Book Review: Positive Psychology in a Nutshell

The book reviewed here is ‘Positive Psychology in a Nutshell’ by Ilona Boniwell – 2nd Edition’. The books runs to 145 pages, has a soft glossy cover and makes generous use of pictures and tables to break up the text. The book is also indexed, contains 252 references to academic papers and books as well as recommended reading material including internet resources. The author Ilona Boniwell is a founder of the European Network of Positive Psychology and has a web page here. The book is designed for use by a reader who ‘is not necessarily a psychologist’ and serves as a concise introduction to the subject compared to the 829-page ‘Handbook of Positive Psychology’ and the 770-page ‘Positive Psychology in Practice’! The book is divided into 15 sections. From a practical perspective I thought the most relevant sections were those that considered happiness and subjective well-being, a number of sections covering different values including strengths and interventions. The section on happiness and subjective well-being plays out a central argument about some central values of importance – is it important to seek happiness or to fulfill potential. The discussion of happiness includes a look at some of Seligman’s writings on the subject. The concept of Eudaimonic well-being as proposed by Aristotle is also discussed as are some of the works of the humanistic psychologists such as Rogers and Maslow. In these sections we see the groundwork for some of the later sections. There is a look at the value of strengths and included here are courage, love and wisdom. This leads onto positive psychology interventions some of which are evidence-based and others not. The evidence-based approaches include random acts of kindness, savouring and identifying signature strengths. I found Boniwell’s book to be an enjoyable read giving an easy to understand overview of what appears to be a significantly value-based domain within psychology. Boniwell considers criticisms of the positive psychology approach giving a counterbalance to the other sections. Positive psychology does in effect provide a useful framework for secular cultures. How might this relate to psychiatry. Positive psychology could be argued to be one (evidence-based) approach to maintaining mental health when used in conjunction with other approaches depending on policy. However another more subtle area is that of transcultural psychiatry. Usually this is meant to apply to situations in which knowledge of significant cultural differences is needed in order to manage care effectively from diagnosis through to treatment. Positive psychology may become increasingly popular and as more people adopt these values there may come a point at which a ‘positive psychology culture’ plays a significant role in wider society and specialised mental health services may need to be adapted for such a culture. It will be interesting to follow progress in this area.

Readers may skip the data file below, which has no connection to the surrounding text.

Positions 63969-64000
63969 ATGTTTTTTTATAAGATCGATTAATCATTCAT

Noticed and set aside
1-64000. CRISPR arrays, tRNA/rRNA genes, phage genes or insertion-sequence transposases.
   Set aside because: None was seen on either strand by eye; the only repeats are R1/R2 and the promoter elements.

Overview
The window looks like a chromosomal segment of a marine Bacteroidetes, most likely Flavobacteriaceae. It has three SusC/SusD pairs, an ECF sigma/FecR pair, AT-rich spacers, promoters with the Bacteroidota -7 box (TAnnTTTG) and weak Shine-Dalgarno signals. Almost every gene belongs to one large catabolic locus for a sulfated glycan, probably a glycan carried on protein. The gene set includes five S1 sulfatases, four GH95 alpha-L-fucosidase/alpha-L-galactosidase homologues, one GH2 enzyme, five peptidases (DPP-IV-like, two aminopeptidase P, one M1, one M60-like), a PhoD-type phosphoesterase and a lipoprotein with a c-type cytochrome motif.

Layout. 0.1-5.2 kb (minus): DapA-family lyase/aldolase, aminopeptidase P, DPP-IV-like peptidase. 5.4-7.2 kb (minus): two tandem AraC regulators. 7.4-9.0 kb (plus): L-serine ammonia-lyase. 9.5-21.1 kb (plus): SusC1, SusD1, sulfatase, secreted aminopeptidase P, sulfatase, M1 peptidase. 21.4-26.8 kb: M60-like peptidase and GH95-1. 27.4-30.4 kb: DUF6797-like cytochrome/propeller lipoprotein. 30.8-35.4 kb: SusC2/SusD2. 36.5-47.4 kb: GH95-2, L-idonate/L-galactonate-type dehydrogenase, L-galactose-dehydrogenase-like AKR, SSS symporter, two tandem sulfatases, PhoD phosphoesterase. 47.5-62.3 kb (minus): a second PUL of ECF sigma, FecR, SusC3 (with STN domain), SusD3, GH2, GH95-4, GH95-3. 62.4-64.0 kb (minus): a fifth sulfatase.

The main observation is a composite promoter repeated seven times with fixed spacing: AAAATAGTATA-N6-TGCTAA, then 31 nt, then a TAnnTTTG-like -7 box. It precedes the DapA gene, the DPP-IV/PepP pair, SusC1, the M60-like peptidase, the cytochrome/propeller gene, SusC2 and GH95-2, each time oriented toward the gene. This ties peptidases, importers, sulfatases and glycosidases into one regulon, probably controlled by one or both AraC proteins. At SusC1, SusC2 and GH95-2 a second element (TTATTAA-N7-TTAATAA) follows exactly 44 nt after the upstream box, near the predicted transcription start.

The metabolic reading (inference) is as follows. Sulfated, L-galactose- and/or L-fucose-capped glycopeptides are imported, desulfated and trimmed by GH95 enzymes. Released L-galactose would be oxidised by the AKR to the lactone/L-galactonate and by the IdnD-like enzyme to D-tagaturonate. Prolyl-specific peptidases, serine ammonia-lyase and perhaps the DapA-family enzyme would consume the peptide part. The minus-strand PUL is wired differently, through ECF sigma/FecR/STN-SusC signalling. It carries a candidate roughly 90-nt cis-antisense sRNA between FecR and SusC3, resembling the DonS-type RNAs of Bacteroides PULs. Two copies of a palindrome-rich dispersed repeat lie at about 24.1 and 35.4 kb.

Ilona Boniwell. Positive Psychology in a Nutshell. Second Edition, Revised and Expanded. 2nd Edition. PWBC.


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The comments made here represent the opinions of the author and do not represent the profession or any body/organisation. The comments made here are not meant as a source of medical advice and those seeking medical advice are advised to consult with their own doctor. The author is not responsible for the contents of any external sites that are linked to in this blog.


  1. […] There was one part which I disagreed with and that is his brief discussion of happiness and disability. I disagre with his assertion that disability must impact on happiness. Here the answer is to go on and speak to people with disabilities and find out what their experiences of happiness or satisfaction is. Various people have already done this and found that the relationship between disability and satisfaction with life is a complex one that is dependent on many factors (e.g. (van Campen and Cardol, 2009)). There are numerous examples of people with significant disabilities living fulfilling lives and indeed challenging prejudices in society has been important in this regards. This also shows the importance of evidence in challenging prejudices and the risks associated with reasoning dissociated from empiricism (at least as stated in this case). While Eagleton doesn’t draw any firm conclusions about meaning he does move towards the values of agape and happiness as reasonable values of choice and here I thought that this fitted with positive psychology (see reviews here and here). […]


  2. […] The second approach is a proportional hazards model. This produces some interesting results. Thus those with a high score on the purpose in life test were 1.5 x and 2.5 x more likely to remain free of MCI and AD respectively than those with a low score. Thirdly the researchers have also demonstrated that the rate of decline is slower in the group with higher score on the purpose in life test. What’s also interesting is that the researchers controlled for depressive symptoms in their analysis thus reasonbly excluding one obvious confounder. With a good sample size, thorough workup and confidence in caseness, the support of previous research for their purpose in life measure – the researchers have produced some very significant results and it will be very interesting to see further work in this area considering the potential implications. This also relates well to the emerging discipline of positive psychology (see here, here and here). […]


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